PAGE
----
Reviews

Ed Pinsent, The Sound Projector, UK, 09/2009

Stefan Drees, Positionen, Germany, 05/2010

Heinrich Deisl, Skug, Austria, 07/2009

[Walter Weidringer, Die Presse, Austria, 04/2009]

[Mario Biserni, Sands-Zine, Italy, 04/2009]

[Stefano I. Bianchi, Blow up, Italy, 02/2009]

[Carsten Fastner; Falter; Austria, 02/2009]

[Alan Jones, Bagatellen, USA, 01/2009]

[Massimo Ricci, Brain Dead Eternity, Italy, 01/2009]

[TJ Norris, USA, 01/2009]

[Glen Hall, Exclaim, Canada, 12/2008]

[Frans de Waard, Vital Weekly, Netherlands, 11/2008]

[Marita Emigholz, Nordwestradio, Germany, 12/2008]

[Susanna Bolle, WZBC, USA, 10/2008]



[Ed Pinsent, The Sound Projector, UK, 09/2009]

Collaged journeys inside a laptop. This exceptional Austrian sound-artist has impressed us before with his art-gallery installation type work. But here he is doing it in a live situation, performing at international venues before many arapt audience, and once again providing many substantial audio experiences backed up with strong thought-through concepts. Eight pieces here from 2007-08; he does them with a laptop (an Apple Mac Powerbook to judge from cover art) packed with samples. To be more precise, he brings to the live arena pieces of his own recent music and installation work which are recycled and repurposed with imagination and sensitivity, plus new field recordings and samples which are combined, live, in an intuitive way. Where his compelling installation work has been immersive but static, these live performances assume the shape of mini-journeys, taking us through impossible landscapes in the manner of Francisco López, Loren Chasse or murmer.

Some musicians playing actual instruments have contributed their sounds; the piano of Xenia Hu on two cuts, the Guzheng of Yeh Jiuan-Reng on two more, and female voices on three other pieces. Quite often the live samples are taken from the very cities or countries he's performing in, thus embedding the performance very strongly in a particular locale; on occasion he will even sample the voices of people in the audience. Gál means to connect to his listeners in a personal and meaningful way, benignly reflecting certain aspects of their own environment back onto them; Carl Michael Von Hausswolff has often used a similar strategy, but I feel he always had a sinister and slightly confrontational motive behind it.

All these pieces are exceptionally strong, but with the help of Gál's useful informative notes I will single out four of them that struck me particularly. 'Pierce' uses the sound of an inkjet printer which Gál combines, with all the skill of a poet, with bird calls and crickets; this vision of technology and nature grows in stature and volume as it's combined with rainfall and a train (fetched from Austria). What starts as a lyrical miniature becomes a mighty and roaring vision of nature's unstoppable grandeur, as elements are skilfully blended. 'Velvet Green' was performed in Washington DC, where Gál silenced the chatter of the audience by starting his performance unannounced, and started to key in extracts from one of his 'voice-sculpture' pieces. The cut-up jabbering voices (resulting in syllabic nonsense) caused a gradual realisation amongst the audience that they might be hearing something more interesting than their vapid talk about mortgages and babysitters, and were soon led along a sonic path involving a subway train from Vienna, a forest, and more voice pieces.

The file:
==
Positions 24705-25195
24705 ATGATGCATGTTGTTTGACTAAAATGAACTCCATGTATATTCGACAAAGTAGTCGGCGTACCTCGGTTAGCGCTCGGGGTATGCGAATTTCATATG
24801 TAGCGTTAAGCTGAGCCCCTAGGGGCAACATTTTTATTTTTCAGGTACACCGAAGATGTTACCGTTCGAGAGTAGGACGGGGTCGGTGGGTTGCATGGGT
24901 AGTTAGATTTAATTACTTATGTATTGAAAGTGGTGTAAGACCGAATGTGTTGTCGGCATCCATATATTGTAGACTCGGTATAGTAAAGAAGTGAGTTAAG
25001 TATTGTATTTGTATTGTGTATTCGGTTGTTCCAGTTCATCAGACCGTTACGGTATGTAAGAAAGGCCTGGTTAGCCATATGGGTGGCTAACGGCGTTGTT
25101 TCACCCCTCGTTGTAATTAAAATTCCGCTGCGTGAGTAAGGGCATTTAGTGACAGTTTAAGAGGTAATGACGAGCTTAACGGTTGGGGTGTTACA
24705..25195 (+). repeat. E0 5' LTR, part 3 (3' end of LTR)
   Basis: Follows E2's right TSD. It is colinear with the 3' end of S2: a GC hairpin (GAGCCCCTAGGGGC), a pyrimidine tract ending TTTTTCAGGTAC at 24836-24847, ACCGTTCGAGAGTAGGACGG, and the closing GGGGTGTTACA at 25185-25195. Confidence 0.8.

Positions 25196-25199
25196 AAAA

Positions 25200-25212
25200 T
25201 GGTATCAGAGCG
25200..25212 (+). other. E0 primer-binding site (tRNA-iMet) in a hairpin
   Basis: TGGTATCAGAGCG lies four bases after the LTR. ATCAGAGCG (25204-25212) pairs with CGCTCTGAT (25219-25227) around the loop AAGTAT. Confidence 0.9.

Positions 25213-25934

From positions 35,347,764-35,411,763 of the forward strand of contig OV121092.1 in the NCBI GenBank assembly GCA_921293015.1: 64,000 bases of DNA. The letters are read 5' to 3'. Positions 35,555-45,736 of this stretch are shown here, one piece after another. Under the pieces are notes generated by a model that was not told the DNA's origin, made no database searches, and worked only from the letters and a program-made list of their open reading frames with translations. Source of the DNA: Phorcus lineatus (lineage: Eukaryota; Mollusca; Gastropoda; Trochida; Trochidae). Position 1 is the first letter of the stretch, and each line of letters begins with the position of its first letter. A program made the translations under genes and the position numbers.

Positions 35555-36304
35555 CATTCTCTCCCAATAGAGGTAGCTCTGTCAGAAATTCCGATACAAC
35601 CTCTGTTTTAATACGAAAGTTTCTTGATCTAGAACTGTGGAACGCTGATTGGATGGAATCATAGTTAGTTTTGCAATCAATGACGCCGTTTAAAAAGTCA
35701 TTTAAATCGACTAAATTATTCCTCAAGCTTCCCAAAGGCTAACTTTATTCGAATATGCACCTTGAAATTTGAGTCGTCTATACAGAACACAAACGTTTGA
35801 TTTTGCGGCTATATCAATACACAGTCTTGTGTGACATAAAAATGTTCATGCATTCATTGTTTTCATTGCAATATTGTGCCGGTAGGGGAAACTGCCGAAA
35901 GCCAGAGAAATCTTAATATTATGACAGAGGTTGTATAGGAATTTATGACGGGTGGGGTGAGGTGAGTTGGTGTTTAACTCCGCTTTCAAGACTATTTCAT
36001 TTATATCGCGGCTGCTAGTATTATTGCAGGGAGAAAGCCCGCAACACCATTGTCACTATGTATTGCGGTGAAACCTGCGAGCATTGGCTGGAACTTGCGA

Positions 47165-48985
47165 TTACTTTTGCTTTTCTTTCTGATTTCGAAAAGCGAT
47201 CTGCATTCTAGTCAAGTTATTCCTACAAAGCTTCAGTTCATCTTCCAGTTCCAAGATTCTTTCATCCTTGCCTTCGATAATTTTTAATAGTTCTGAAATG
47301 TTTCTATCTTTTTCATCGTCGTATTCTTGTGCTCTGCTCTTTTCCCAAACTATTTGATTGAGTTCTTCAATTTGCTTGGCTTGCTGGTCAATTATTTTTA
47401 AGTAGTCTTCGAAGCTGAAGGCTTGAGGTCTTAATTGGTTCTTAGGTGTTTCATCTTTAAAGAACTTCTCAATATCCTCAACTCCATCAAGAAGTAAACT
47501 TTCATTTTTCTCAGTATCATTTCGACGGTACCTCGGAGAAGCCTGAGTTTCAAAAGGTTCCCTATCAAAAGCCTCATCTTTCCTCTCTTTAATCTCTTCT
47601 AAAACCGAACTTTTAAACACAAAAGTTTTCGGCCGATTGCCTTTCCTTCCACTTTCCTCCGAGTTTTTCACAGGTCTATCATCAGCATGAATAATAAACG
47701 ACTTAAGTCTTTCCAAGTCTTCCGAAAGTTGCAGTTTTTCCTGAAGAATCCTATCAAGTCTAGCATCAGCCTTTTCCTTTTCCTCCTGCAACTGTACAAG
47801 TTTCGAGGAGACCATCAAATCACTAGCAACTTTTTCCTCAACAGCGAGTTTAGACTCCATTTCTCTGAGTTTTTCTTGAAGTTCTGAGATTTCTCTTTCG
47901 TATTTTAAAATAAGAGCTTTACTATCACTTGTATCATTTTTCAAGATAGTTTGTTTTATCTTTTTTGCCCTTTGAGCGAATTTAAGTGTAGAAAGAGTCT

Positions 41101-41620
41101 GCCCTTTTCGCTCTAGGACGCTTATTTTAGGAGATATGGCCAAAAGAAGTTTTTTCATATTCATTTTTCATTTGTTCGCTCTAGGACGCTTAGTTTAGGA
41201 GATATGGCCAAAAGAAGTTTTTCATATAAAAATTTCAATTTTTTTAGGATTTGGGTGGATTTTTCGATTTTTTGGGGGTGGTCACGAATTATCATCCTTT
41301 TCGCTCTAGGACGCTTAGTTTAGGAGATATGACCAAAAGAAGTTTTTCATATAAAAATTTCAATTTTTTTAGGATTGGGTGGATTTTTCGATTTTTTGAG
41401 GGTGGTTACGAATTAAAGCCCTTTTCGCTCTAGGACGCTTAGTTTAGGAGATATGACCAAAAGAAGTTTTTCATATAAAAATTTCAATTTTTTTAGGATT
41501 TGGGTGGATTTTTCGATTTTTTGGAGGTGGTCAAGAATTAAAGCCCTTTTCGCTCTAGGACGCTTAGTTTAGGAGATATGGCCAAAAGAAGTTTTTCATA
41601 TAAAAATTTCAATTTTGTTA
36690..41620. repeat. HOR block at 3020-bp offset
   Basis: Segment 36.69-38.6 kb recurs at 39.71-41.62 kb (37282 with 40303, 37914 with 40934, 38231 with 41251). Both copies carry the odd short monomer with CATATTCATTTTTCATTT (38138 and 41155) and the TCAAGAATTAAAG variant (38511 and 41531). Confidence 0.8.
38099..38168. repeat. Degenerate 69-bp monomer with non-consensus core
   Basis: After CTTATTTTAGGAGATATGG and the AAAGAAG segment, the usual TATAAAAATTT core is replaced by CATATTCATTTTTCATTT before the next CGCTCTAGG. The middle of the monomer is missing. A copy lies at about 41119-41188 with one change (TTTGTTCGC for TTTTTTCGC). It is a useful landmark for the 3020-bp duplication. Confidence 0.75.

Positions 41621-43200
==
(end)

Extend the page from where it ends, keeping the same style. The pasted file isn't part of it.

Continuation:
That subway train appears again on 'Konzerthauskeller', which begins with a fragment of the sound of the train door shutting, but it's treated and extended into a slow-moving grey field of steely noise; a single small event takes 3-4 minutes to happen. Again, using snapshots from travel, the listener is conducted on a minijourney that takes in bird calls, field recordings, and a Casino in Las Vegas. None of these elements are laid out arbitrarily, and as before Gál delights in finding consonances in certain tiny sounds, comparing them for acoustic rhymes.